What a great year for the Fraser River Sockeye Salmon. If you live anywhere near the Fraser River system in British Columbia, Canada you cannot avoid the buzz about the massive volume of Sockeye making their way to the spawning grounds. The last projection I heard was over 30 million fish. Huge!!!
The reason for this blog is of course smoked salmon, more importantly, the handling of fresh fish. No one expects to get food poisoning, and improper handling of any protein has the potential for serious illness. The alarm bells for me start with the acquisition of the fish. Sockeye is being sold out of the back of pickup trucks, carted home in plastic bags in the trunk of cars, and is being handled anyway possible. Everyone tries their best to properly handle the fish. Catch, clean, and ice the fish as soon as possible. If there is a chance the fish might not have been handled properly, or you are concerned about the handling in the least, do not buy it period. #1 rule applies, when in doubt, there is no doubt.
You got your fish home; there is a lot of it. Nothing changes; you have to clean your work station, knives, packing material, etc etc. The best way to ensure there are no bacteria that can contaminate your food is to properly clean with bleach or hydrogen peroxide. Forget about the fancy branded earth friendly kitchen cleansers, you need bleach!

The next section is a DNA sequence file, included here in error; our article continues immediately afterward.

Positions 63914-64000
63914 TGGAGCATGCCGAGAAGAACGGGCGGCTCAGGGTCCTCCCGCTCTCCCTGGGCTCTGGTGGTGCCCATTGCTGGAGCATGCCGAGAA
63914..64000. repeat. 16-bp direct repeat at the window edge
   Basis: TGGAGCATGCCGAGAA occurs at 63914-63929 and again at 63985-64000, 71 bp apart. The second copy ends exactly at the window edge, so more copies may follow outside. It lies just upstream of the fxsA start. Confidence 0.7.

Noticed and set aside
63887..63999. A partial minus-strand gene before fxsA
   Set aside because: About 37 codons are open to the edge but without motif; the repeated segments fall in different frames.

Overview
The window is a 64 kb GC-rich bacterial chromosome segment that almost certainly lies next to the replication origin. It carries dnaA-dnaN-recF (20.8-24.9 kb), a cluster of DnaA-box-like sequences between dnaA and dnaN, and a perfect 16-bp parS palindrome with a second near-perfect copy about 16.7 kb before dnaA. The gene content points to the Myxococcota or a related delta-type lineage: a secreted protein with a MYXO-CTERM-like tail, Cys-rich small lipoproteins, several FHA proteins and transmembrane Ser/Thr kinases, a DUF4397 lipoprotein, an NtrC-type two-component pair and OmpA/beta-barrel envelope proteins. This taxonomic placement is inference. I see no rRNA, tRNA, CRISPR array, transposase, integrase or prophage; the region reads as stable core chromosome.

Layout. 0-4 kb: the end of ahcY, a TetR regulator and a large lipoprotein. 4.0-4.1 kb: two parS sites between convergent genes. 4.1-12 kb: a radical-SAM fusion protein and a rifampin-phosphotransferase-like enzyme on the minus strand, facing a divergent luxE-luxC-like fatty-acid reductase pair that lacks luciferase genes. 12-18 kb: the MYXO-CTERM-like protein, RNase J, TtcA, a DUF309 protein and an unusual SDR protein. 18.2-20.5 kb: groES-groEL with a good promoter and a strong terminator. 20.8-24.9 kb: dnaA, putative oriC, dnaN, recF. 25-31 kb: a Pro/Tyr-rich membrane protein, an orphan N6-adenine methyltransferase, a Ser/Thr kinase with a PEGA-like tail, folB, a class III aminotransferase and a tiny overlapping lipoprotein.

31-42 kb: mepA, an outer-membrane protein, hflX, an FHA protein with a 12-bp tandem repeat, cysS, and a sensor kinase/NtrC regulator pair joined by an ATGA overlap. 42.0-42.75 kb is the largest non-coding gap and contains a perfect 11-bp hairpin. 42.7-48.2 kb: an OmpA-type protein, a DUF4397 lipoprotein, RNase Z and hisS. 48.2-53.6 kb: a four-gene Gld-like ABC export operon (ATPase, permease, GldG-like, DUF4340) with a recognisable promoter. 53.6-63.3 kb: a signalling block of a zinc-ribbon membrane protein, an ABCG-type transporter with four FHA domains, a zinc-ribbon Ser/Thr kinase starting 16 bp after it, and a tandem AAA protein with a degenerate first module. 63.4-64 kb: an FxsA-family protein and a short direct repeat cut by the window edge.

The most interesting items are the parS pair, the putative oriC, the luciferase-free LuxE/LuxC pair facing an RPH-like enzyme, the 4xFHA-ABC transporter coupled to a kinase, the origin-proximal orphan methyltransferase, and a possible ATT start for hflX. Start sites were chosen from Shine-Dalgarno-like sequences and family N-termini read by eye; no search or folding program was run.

Smoking your salmon; if you are planning to cold smoke your fish, great, do it in November when it is a lot colder and far less humidity. So, freeze it, (whole is best as there is less freezer burn) I like to dip my frozen salmon in water a second time after it is frozen and then put back in the freezer. This gives a 2nd coat of liquid to help prevent freezer burn. Cold smoking requires more drying time in cool temperatures than most people think. Cures are simple enough and I do recommend using a sodium nitrate based cure for cold smoking. The fat in salmon will liquefy around 90 degree F. after that you are hot smoking. So the smoker temperature must remain well below 90 F. The big issue is humidity, the less, the better.
Hot smoking is more appropriate for this time of year but do not overdo it. Your salmon is cooked when the internal temperature reaches 140 degrees F and remains there for 40 minutes. The smoke and seasoning will determine whether or not you are master of the smoker. Almost forgot, you need salt, but not too much. If your family and friends say it tastes good but it is too salty, you blew it, hope you got a good deal on the fish….
Enjoy this rare bounty, but please remember to properly prepare and handle the fish.